Must See Baseball Videos
Colby Lewis's Long Toss Technique
Derek Jeter's Training Secrets
Cal State Baseball Physioball Push-Up
Many athletes would rather play their sport than hit the weight room. But a lack of training can lead to muscle fatigue on the field. That’s why it’s the job of professional trainers to create workout programs that take their athletes' bodies to the limit.
But if you're like most high school athletes, it’s up to you to find off-season exercises that work your entire body, prepare you for the rigors of competition and improve your performance. Such an exercise is the Backwards Weighted Bear Crawl, as performed by Boston Red Sox star Adrian Gonzalez.
Tom Green, head trainer at the Gonzalez Sports Academy, a facility in Chula Vista, Calif. run by Gonzalez and his family, has the four-time All-Star perform full-body exercises that “fire every muscle.” Green's training philosophy also includes a mental aspect. He says, “Typically when I work with athletes, it’s not only making them stronger physically but also mentally, and taking those two pieces and putting them together.” Thus, Green believes in putting Gonzalez through “horrible” exercises, which make his day-to-day performance on the field seem like a breeze.
One such "horrible" exercise is the Backwards Weighted Bear Crawl, a variation on the basic Bear Crawl that emphasizes strengthening the lats and developing core stability. As what Green calls a “head-to-toe” exercise, it engages nearly every large muscle group in the body—chest, shoulders, back, arms, legs and core. Green says the movement helps increase Gonzalez's range of motion and prepare his body to move athletically in every position. “When you’re in baseball, there’s a lot of stuff that goes on through your upper body," he says. "You have to make sure, again, that every little muscle and fiber in there is as strong and flexible as possible.”
When performing this exercise, form is key. “You want to keep your hips low. Keep your body as flat as possible. Focus on controlling your body. Focus on the muscles that you’re working. It’s not ‘how fast can I get through this?’ It’s suffering. It takes a while," Green says.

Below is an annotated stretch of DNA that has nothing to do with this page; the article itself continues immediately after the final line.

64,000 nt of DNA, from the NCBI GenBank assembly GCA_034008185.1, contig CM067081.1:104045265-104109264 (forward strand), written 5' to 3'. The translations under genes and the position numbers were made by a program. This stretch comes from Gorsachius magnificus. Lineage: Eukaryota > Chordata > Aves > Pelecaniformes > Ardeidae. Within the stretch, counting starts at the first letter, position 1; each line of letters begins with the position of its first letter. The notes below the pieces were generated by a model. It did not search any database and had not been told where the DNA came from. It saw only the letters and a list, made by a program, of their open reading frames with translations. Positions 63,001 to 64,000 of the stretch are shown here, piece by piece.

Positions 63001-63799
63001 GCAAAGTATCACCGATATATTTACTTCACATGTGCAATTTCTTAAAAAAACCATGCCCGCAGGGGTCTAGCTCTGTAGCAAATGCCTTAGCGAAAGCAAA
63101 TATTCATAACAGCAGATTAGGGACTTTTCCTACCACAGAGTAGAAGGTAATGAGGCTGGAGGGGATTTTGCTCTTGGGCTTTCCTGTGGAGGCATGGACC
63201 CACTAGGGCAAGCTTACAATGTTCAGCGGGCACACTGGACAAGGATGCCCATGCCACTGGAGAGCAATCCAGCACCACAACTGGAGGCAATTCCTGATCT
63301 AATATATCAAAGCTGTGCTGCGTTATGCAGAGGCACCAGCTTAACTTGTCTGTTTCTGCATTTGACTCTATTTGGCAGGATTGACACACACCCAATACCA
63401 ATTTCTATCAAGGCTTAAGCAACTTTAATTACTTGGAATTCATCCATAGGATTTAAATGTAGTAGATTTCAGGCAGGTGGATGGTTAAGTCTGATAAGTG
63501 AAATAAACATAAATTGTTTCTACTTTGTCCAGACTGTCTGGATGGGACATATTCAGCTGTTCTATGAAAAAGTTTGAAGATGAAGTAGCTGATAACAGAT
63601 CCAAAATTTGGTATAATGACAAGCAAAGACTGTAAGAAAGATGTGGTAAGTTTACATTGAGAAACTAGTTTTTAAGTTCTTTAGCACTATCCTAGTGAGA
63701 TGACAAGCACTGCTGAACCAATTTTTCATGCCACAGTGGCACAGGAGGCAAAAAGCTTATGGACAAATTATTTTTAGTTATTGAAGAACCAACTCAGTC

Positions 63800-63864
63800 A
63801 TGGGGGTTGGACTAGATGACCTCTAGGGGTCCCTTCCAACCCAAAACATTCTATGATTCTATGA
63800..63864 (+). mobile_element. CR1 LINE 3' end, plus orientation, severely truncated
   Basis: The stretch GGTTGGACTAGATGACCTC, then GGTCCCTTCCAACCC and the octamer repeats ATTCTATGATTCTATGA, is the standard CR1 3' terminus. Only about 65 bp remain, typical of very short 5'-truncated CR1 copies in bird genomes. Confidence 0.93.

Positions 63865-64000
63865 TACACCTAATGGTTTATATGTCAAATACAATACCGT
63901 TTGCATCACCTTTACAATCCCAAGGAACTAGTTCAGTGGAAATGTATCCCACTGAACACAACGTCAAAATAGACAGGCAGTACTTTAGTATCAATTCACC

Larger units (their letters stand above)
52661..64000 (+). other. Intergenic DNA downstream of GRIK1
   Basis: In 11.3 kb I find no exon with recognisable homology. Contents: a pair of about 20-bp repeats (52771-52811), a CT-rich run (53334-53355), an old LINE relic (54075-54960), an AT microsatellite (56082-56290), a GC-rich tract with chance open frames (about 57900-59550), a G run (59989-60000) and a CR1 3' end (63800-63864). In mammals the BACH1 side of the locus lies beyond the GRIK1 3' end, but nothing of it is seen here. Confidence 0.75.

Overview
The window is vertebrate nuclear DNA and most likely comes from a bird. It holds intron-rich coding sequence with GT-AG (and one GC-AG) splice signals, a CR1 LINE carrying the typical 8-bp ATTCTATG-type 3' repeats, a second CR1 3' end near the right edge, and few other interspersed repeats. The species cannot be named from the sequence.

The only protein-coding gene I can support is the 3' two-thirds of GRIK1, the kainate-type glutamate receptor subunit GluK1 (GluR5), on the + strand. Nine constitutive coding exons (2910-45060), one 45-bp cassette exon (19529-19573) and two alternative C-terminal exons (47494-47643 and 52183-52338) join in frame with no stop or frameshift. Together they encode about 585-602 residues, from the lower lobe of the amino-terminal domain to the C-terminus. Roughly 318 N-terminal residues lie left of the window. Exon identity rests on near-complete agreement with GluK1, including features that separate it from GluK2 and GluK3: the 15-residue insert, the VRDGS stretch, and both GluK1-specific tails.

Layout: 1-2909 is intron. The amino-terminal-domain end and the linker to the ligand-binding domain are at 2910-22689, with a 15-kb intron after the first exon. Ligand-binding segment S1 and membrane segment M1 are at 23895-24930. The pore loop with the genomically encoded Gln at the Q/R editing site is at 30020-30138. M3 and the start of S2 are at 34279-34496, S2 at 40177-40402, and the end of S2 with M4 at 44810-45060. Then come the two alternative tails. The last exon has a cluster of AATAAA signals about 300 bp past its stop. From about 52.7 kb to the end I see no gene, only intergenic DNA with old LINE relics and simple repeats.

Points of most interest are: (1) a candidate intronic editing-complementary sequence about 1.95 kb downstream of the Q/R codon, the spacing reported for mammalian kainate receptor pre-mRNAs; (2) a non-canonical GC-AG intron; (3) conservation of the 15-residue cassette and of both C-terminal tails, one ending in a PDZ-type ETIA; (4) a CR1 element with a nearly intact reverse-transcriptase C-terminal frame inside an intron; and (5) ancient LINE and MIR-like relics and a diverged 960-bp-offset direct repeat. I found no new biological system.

Gonzalez currently performs the exercise in 20-yard increments, but Green says they will work their way up to 40 yards, maybe even 60. Whatever the distance, the goal is always to push a little further. But set a realistic goal for yourself; don’t try to nail 60 yards the first time out with two heavy plates.
Since the exercise is so difficult, Green recommends that beginners modify it the first time out. “If you’re a beginner, just go 10 yards without any weight whatsoever.” You can then move to pulling one weight, alternating arms, before advancing to pulling two weights, like Gonzalez. Progress the exercise as needed. "If 20 yards gets too easy, go 30,” says Green.
At first, you should have a teammate or coach watch your form. If your knee hits the ground or you stop to stand up, start over. What Green wants out of Gonzalez is perfection, and it’s the standard you must set for yourself if you want to make it to the next level.
Backwards Weighted Bear Crawl
- Assume Bear Crawl position
- Grab two weighted plates (beginners use one plate or no weight)
- Keep back flat, hips low and core tight
- Crawl backwards, pulling plates in alternating fashion
Sets/Distance: 3x10 yards for beginners, progress as appropriate
“It takes a lot of effort to pull those [weights],” says Green, as evidenced by the sweat pouring from Gonzalez's face and the grunts he lets out with each pull. Incorporate the exercise into your own workout to reap the benefits.